I found that some of those obstacles and gaps in accessibility were almost as difficult for me as a caregiver as they were for my son. Often, I did not adequately consider his pain, or embarrassment, when I was predicting his needs or planning his support. I underestimated the expense and overestimated my physical, mental and emotional ability to provide all the help he needed, as well as the difficulty I would have in asking for help.

Afterwards, I would wonder whether my inadequacies caused his recovery time to be as long as it was, even though it was right in the middle of the time span his doctor predicted. I have always felt our relatively short term experience was only the tip of the iceberg compared to families whose children use mobility devices frequently or in the long term.

Finding Strollers, Walkers and Wheelchairs for Children
http://www.bellaonline.com/articles/art9507.asp

Home Accessibility and Visitability
http://www.bellaonline.com/articles/art37751.asp

Thinking of words can guide your wheelchair
http://technology.newscientist.com/article.ns?id=dn12602&feedId=online-news_rss20

Teaching Motor Skills to Children With Cerebral Palsy And Similar Movement Disorders


Cerebral Palsy League of Queensland
Walking Aids at ETS Australia
Snapshots of walkers and explanation of walkers vs gait trainers

Independent Living Resource Center
Companies - Wheelchair Scooters and Accessories Web Links
including Powered Wheelchairs and Electric Scooters
http://www.independenceinc.org/giant/cowheelc.htm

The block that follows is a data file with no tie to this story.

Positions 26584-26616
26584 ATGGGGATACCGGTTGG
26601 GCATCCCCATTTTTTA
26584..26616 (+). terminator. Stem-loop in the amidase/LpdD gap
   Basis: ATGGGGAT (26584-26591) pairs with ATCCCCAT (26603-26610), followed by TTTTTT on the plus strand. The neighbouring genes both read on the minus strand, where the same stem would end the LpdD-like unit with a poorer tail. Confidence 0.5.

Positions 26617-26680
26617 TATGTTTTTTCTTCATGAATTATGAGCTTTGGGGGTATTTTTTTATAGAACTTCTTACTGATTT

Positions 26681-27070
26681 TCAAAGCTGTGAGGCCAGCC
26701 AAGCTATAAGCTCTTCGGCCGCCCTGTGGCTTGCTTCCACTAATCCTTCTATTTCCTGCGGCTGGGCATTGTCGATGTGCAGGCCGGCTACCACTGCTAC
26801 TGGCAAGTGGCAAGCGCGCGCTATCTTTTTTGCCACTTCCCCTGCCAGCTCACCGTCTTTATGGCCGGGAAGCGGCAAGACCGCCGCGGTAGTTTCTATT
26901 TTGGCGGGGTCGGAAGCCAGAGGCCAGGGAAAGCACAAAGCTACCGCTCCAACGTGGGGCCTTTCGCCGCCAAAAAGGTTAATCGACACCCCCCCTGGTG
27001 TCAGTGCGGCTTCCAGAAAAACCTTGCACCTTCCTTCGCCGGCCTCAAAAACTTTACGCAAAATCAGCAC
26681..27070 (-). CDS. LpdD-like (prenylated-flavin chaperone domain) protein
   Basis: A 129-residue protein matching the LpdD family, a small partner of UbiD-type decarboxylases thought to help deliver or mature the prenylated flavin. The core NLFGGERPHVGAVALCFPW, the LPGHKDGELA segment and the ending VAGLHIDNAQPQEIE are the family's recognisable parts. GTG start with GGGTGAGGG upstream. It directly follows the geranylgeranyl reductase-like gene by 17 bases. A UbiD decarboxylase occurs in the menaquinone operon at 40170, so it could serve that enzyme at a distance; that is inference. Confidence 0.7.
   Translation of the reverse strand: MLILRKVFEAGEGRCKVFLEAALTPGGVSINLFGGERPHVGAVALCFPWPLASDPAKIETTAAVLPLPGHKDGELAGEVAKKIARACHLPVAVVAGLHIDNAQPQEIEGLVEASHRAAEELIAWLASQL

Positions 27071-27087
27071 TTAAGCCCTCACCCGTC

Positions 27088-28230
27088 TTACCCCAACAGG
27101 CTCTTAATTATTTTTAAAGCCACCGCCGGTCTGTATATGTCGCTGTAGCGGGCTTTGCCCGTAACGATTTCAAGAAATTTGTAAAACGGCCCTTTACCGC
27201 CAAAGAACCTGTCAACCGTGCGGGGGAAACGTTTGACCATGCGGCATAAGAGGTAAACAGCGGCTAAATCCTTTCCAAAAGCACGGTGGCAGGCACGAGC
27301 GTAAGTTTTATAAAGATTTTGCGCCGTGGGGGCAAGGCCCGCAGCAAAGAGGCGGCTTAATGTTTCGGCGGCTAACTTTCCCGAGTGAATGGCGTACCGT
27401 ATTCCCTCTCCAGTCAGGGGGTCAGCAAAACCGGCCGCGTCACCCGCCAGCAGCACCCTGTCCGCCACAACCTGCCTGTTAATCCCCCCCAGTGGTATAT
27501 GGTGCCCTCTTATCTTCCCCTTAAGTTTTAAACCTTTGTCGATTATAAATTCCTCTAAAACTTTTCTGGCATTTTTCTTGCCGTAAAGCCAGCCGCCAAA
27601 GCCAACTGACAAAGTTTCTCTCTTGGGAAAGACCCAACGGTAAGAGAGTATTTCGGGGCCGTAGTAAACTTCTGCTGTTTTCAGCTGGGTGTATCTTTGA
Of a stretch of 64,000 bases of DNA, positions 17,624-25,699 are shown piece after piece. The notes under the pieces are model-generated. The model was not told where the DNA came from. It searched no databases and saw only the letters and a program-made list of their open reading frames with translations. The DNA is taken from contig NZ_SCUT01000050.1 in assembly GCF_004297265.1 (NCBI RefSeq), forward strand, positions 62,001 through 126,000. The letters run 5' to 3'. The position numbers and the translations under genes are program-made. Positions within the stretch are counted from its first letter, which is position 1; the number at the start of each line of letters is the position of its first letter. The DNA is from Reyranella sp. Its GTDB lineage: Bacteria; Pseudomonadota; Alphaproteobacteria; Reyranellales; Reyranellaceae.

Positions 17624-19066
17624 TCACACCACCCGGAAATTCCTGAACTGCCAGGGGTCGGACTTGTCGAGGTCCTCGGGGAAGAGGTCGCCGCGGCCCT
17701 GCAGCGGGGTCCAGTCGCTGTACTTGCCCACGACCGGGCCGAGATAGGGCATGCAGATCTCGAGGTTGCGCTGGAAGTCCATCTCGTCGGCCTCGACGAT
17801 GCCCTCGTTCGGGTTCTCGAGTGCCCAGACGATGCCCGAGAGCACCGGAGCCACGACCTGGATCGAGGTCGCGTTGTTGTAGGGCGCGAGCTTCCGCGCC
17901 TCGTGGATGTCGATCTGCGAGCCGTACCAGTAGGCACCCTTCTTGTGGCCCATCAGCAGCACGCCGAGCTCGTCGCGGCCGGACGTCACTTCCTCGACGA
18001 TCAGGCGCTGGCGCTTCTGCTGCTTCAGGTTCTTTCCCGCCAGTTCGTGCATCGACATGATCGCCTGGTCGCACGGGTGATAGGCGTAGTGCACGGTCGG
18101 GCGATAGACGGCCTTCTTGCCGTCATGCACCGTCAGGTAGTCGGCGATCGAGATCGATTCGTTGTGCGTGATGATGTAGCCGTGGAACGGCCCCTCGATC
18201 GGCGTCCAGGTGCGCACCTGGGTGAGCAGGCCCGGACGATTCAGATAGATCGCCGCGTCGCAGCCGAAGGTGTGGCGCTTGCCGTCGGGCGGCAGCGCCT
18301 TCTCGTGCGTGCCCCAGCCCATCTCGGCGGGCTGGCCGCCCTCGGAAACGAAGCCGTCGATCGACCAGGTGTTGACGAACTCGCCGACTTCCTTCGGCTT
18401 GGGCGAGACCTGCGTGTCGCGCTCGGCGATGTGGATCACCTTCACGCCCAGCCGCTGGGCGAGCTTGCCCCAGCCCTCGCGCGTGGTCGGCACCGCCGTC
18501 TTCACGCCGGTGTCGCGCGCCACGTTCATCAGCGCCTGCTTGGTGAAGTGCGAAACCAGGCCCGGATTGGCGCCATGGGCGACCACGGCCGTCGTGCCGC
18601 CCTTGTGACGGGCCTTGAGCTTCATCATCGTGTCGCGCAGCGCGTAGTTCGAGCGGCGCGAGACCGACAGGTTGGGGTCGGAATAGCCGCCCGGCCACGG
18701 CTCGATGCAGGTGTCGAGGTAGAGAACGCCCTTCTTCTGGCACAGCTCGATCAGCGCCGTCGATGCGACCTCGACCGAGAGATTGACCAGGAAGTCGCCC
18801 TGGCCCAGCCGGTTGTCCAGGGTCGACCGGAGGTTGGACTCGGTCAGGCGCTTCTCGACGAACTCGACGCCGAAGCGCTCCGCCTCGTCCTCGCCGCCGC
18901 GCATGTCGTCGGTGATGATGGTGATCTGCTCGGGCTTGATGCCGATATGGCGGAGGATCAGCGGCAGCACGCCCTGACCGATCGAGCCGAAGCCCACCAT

Automotive Safety Program IU School of Medicine
Child Safety Restraints - Special Needs Transportation
http://www.preventinjury.org/SNTrestraints.asp

Bumbo Chair review - Recessed seat needs padding!

Bumbo Baby Seat

Snapshots of walkers at 1-800-Wheelchair - not an endorsement
NIMBO Walker, Crocodile Gait Trainer

Zoom Walker - UK - not an endorsement

United Cerebral Palsy
One-Stop Resource Guide for your state
http://www.ucp.org

UCP - Parenting and Families General Information and Topics
Used Equipment Services, Assistive Technology Loan Closets, and Rental Agencies

Assessing Your Child's Needs - Assistive Technology and Classroom aids

UCP Assistive Technology Resources
Used Equipment Services, Assistive Technology Loan Closets, and Rental Agencies

Reverse, Reverse-K, or Posterior Walkers for children with cerebral palsy, delayed walking and mobility difficulties

PubMed Comparison of anterior and posterior walkers
- gait parameters and energy expenditure of children

Family Village Web Site
Accessibility Shopping Mall
http://www.familyvillage.wisc.edu/mall.htm

Adaptive Mall
All Strollers and Push Chairs

Adaptive Mall
Therapist Recommendations for
Wheelchair, Stander, Walker, Stroller, Bath Chair, Car Seat

MOVE International
How Does Mobility Help?
Strategies for helping children who are non-ambulatory to work towards sitting, standing or walking through functional activities with the help of temporary physical supports

MOVE International
Improving NDT Physical Therapy for Children with Cerebral Palsy

Rifton Pacer Gait Trainers
How to write letters of medical necessity
Rifton Dynamic Stander

Aetna Coverage of Ambulatory Assist Devices - Walkers, Canes, Crutches

Logan's G-tube Accessories
Tummy Tunnels
http://www.tummytunnels.com
Iron on patches that provide access to G-tubes
without damage to clothing - PEG and Button tube styles